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#apaperaday: Patient’s perspective about research landscape for rare diseases in India

In today’s #apaperaday, Prof. Aartsma-Rus reads and comments on the paper titled: Patient’s perspective about research landscape for rare diseases in India

Today’s pick is a patient perspective from a father of a son with Duchenne in India in Journal of Bioscience. https://ias.ac.in/article/fulltext/jbsc/049//0025

Duchenne is a genetic progressive muscle wasting disease. The father explains in India finding a genetic confirmation of the diagnosis was hard. Testing facilities exist in large cities, but not in the smaller cities and rural areas. Many patients never have a proper diagnosis.

Note that without a diagnosis, counseling cannot start and also proper care and management cannot start. Many rare disease patients do no have a diagnosis. The father also outlines that so far record keeping is not done systematically in India.

This means there is no data on prevalence of rare diseases and natural history studies are lacking. Note that natural history studies for Duchenne focus on Western populations. It is possible that the trajectories in other races are different. We need to collect this information.

This is not only the case for Duchenne, but also other rare diseases. The father explains that patient organisations (e.g. @dartindia7) now have started to work with clinicians to capture data. However, ideally, this is coordinated by the government, with patient involvement.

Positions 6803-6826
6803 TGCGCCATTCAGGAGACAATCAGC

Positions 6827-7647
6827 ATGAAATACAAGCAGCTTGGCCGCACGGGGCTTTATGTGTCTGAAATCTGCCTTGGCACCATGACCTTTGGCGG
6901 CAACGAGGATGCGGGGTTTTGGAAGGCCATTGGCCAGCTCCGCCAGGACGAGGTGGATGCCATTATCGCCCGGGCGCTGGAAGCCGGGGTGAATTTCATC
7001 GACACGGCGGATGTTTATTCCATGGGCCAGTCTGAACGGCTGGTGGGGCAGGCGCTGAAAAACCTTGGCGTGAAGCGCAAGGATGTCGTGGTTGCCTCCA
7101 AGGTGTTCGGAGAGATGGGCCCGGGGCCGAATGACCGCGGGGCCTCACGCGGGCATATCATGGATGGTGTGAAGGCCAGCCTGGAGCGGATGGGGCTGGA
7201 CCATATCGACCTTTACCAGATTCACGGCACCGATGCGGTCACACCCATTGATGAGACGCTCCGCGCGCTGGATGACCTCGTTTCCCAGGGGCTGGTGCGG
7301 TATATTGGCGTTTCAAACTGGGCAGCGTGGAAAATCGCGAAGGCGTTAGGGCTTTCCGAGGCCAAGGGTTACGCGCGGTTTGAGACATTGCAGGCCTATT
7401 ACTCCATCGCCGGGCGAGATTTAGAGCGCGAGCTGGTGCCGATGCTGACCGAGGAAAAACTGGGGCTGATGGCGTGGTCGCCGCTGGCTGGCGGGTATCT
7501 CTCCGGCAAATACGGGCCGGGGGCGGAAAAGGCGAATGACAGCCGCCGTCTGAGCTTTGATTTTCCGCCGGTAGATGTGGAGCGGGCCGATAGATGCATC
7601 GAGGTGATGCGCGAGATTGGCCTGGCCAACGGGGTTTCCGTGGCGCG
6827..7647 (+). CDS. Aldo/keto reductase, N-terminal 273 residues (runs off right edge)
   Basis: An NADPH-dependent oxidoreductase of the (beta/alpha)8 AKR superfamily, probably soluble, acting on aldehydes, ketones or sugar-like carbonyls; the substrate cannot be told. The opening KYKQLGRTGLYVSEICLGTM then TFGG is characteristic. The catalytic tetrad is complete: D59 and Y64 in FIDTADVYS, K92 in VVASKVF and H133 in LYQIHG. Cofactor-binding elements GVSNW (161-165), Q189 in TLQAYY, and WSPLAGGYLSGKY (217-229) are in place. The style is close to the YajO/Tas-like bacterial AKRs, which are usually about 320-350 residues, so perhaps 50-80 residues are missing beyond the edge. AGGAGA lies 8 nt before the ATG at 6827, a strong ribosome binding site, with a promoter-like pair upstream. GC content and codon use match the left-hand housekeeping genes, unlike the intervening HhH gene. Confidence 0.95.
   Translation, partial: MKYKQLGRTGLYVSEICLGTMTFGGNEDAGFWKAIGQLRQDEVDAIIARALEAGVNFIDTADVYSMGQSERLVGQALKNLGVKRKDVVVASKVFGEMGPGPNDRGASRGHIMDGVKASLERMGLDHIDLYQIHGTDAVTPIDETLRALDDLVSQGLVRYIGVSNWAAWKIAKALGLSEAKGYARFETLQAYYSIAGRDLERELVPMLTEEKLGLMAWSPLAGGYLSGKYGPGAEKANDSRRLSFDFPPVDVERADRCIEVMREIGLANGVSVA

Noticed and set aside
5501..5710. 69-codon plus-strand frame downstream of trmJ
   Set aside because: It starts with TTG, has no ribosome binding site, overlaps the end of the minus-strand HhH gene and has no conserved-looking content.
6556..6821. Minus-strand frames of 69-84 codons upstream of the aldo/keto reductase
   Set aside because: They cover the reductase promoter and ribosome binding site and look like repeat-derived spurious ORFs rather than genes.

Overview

The father outlines that in the Western world there is a drug development process that seems to work well. However, there is no access to these drugs in India. Ideally also a rare disease drug development ecosystem should be built in India.

The father urges for fast-tracking N-of-1 approaches. Here I would call for caution. N-of-1 approaches may work, but they work on the premise of an effective therapeutic approach that works for a larger group. For Duchenne sadly, we are not there yet with genetic treatments.

While we have approved drugs, these are approved only on restoring dystrophin. We do not know yet whether these approaches will slow down disease progression. So personally I think it is too early for N-of-1 treatments in Duchenne.

The father urges for the need of multistakeholder collaborations and dialogues and also more active involvement of the government to sponsor drug development as it is expensive. He outlines that India has the technological researchers and the scientists, but needs an ecosystem.